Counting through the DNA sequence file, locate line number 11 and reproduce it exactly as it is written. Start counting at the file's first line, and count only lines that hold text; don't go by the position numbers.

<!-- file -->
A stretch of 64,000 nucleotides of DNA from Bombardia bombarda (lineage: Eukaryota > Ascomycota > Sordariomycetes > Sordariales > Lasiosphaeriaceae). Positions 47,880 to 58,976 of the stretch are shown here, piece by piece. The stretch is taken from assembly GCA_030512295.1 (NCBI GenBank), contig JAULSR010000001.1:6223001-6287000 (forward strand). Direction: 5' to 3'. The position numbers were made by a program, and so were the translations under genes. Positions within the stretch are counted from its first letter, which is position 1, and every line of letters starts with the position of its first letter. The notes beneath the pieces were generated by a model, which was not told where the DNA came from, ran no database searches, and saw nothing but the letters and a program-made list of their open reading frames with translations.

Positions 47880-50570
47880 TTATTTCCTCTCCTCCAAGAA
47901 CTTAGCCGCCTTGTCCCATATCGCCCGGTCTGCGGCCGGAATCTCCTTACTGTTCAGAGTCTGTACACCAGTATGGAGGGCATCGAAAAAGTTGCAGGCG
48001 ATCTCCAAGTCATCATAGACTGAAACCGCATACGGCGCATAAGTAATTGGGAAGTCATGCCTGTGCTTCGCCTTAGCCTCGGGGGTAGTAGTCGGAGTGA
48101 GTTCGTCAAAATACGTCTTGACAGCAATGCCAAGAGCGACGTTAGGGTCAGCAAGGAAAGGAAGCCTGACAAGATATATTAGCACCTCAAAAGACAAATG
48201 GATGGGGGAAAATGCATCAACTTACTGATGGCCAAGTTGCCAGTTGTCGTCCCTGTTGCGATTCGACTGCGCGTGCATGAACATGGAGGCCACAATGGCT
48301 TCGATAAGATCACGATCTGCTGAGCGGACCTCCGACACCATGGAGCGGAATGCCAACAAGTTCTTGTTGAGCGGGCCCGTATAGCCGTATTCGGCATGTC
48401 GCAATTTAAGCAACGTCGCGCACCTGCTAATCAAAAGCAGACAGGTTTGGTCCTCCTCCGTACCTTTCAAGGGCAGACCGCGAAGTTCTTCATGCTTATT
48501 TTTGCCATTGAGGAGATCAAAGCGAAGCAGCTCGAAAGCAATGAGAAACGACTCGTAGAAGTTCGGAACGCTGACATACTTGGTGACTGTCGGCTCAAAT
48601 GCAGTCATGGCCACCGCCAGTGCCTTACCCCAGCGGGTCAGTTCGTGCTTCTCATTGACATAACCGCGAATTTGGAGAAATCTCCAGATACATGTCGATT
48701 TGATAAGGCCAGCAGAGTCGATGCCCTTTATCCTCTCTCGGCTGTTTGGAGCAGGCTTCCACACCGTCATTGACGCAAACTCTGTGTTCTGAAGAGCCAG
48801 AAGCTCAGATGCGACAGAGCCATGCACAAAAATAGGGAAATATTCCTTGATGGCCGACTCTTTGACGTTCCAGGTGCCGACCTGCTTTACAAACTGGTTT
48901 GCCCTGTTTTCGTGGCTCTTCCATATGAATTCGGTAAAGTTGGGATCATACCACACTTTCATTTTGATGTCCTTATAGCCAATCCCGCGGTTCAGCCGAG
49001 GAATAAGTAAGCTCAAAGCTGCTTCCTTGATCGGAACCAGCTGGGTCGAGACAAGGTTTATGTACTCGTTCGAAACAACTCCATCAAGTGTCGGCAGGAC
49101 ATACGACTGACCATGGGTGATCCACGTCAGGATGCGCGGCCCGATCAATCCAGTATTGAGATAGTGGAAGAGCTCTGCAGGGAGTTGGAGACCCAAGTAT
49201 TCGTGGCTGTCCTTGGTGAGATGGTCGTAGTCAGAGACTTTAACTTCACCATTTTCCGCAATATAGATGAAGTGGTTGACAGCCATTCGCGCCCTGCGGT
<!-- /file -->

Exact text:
48601 GCAGTCATGGCCACCGCCAGTGCCTTACCCCAGCGGGTCAGTTCGTGCTTCTCATTGACATAACCGCGAATTTGGAGAAATCTCCAGATACATGTCGATT